Dean Danielle R. Holley

Professor of Law and Dean of Howard University School of Law

Harvard Law School, J.D., June 1999
Yale University, B.A., May 1996


Danielle R. Holley is the Dean of Howard University School of Law. Dean Holley is a scholar of education law and civil rights, and an expert on diversity in the legal profession and higher education. Dean Holley holds a B.A. from Yale University and a J.D. from Harvard Law School, and she was a law clerk to Judge Carl E. Stewart on the U.S. Court of Appeals for the Fifth Circuit.

Dean Holley joined Howard University School of Law in 2014 as the dean and a professor of law. She teaches a wide variety of classes, including Legislation and Regulation, Inequality and Education, Civil Procedure, Administrative Law, Federal Courts, and Leadership for Lawyers. Her scholarship focuses on the governance of public schools, increasing access to higher education, and diversity in the legal profession.

Dean Holley has won numerous awards, including the inaugural Impact Award from the Association of American Law Schools, the American Bar Foundation’s Montgomery Summer Research Diversity Fellowship Distinguished Alumni Award, the Lutie Lytle Conference Outstanding Scholar Award, the National Bar Association’s Heman Sweat Award, and the University of South Carolina Educational Foundation’s Outstanding Service Award. She was twice awarded the Outstanding Faculty Member award during her tenure at the University of South Carolina School of Law.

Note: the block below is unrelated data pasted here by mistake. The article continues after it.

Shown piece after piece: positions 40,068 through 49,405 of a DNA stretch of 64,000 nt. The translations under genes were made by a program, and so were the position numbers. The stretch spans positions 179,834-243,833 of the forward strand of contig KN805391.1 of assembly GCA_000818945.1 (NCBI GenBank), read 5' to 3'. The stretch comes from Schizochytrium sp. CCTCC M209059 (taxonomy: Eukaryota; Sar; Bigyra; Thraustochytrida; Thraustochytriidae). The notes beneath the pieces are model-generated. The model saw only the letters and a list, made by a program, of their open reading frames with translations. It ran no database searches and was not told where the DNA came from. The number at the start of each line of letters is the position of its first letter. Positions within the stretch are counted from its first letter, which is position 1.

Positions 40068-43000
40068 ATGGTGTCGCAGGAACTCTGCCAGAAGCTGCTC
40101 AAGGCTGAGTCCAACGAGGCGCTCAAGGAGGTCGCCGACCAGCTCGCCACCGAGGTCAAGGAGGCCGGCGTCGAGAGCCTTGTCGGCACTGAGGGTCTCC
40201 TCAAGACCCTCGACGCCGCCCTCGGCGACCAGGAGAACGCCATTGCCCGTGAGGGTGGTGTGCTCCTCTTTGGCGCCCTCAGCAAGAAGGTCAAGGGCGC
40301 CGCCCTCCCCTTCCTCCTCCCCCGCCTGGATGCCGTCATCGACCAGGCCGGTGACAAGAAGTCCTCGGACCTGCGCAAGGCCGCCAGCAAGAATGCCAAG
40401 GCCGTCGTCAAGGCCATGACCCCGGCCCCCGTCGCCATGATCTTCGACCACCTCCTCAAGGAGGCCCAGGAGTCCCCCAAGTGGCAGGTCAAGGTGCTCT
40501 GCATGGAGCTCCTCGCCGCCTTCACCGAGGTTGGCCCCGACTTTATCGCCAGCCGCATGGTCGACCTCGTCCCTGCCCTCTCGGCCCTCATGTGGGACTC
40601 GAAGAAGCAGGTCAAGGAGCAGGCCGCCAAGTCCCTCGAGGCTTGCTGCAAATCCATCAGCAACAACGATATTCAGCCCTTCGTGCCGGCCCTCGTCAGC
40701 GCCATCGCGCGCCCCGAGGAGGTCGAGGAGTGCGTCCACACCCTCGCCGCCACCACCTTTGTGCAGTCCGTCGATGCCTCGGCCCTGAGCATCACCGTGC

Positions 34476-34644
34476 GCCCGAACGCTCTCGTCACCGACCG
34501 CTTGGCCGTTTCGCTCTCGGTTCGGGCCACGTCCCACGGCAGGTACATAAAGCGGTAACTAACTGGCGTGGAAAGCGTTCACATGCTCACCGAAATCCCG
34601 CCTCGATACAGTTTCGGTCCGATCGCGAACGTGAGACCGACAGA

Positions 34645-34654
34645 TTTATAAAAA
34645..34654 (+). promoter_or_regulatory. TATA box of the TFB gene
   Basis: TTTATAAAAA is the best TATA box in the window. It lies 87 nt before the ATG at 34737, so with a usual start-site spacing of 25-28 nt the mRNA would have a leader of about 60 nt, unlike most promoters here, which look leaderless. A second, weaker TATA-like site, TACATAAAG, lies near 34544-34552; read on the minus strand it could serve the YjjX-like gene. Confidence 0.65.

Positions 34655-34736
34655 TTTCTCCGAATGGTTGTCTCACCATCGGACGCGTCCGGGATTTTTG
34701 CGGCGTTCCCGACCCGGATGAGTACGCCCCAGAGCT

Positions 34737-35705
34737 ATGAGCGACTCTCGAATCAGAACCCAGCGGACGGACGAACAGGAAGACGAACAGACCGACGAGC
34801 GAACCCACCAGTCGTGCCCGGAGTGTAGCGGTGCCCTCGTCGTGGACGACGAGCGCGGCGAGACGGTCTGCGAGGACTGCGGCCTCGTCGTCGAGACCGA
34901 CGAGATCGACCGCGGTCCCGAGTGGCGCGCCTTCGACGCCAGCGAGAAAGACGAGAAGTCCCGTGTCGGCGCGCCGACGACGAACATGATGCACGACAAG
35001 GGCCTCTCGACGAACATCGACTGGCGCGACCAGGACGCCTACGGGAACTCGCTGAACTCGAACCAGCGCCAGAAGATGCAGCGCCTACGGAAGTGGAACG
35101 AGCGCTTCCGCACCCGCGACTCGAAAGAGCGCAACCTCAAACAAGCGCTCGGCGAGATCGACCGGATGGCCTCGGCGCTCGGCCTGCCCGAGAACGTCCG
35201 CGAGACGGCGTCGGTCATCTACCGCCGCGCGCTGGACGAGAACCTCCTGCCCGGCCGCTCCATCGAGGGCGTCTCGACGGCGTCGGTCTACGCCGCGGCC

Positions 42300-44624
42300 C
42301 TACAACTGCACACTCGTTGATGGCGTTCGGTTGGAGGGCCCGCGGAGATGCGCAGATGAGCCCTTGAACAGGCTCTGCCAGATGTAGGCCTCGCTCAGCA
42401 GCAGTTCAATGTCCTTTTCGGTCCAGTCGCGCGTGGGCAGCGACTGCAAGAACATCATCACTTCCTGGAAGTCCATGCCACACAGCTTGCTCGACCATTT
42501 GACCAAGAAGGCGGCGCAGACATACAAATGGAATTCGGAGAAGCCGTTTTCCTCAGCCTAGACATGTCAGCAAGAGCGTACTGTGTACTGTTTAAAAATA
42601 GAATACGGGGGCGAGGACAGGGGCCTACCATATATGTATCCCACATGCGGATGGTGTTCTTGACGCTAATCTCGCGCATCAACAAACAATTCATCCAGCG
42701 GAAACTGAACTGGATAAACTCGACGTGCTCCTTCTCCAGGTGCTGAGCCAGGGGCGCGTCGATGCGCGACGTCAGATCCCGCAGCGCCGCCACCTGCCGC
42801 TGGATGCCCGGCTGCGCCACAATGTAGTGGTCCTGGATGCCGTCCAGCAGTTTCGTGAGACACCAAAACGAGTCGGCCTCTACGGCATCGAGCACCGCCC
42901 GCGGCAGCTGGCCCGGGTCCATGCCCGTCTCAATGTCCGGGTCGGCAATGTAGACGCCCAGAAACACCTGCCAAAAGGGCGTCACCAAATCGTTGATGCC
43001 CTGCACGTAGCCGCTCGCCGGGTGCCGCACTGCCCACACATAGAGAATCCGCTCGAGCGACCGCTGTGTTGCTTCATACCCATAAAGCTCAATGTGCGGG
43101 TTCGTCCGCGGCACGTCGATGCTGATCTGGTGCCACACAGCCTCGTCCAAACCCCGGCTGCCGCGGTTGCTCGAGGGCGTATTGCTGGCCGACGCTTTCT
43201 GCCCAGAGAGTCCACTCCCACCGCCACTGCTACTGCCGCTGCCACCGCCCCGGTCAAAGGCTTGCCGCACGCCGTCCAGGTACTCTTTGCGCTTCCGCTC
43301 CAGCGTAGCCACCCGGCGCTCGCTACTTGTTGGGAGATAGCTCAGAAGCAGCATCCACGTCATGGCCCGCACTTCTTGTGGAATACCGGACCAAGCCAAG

Dean Holley serves on the Executive Committee of the Board of the Lawyers’ Committee for Civil Rights and on the board of the Howard University Middle School for Math and Science. She is a Liberty Fellow through the Aspen Global Leadership Network. She is also a fellow with the American Council of Education.

Prior to joining the Howard faculty, Dean Holley was the Associate Dean for Academic Affairs and Distinguished Professor of Education Law at the University of South Carolina. Prior to her career in academia, Dean Holley practiced civil litigation at Fulbright & Jaworski in Houston, Texas.


Law Review Articles

“A New Era for Desegregation,” 28:2 Ga. St. L. Rev. 423 (2012). 

“After Unitary Status: Examining Voluntary Integration Strategies for Southern School Districts,” 88:3 N. C. L. REV. 877 (2010). 

“Educating at the Crossroads: Parents Involved, No Child Left Behind, and School Choice,” 69:5 OHIO STATE L.J. 911 (2008). 

“The Accountability Cycle: The Recovery School District Act and New Orleans’ Charter Schools,” 40:1 CONN. L. REV. 125 (2007). 

“The Importance of Negotiated Rulemaking To the No Child Left Behind Act,” 85:4 NEB. L. REV. 1015 (2007). 

“Narrative Highground: The Failure of Intervention as a Procedural Device in Affirmative Action Litigation,” 53 CASE W. RES. L. REV. 103 (Fall 2003). 

“Texas Ten Percent Plan” (with D. Spencer), 34 HARV. C.R.-C.L. 245 (1999). 

Essays and Other Law Review Publications

“Socioeconomic Integration and the Law School Admissions Process—A Response to Richard Sander,” 88:4 DENVER L. REV. 845 (invited symposium) (2011). 

“In Search of Equality: Equal Protection Challenges to State Bans on the Admission of Undocumented Immigrants to Public Colleges and Universities,” 2011:2 MICH. ST. L. REV. 357 (selected AALS Call for Papers) (2011). 

“Not Very Collegial: Exploring Bans on Undocumented Immigrant Admissions to State Colleges and Universities” (with Marcia Yablon-Zug), 3:3 CHARLESTON L. REV. 421 (2009). 

“Is Brown Dying? Exploring the Resegregation Trend in Our Public Schools,” 49 N.Y.L. SCH. L. REV. 1085 (2004-2005) (invited symposium). 

Book Chapters


“The Recovery School District Act and New Orleans’ Charter Schools” in LAW & DISASTERS: CHILDREN AND THE LAW AFTER THE KATRINA DISASTER (2008).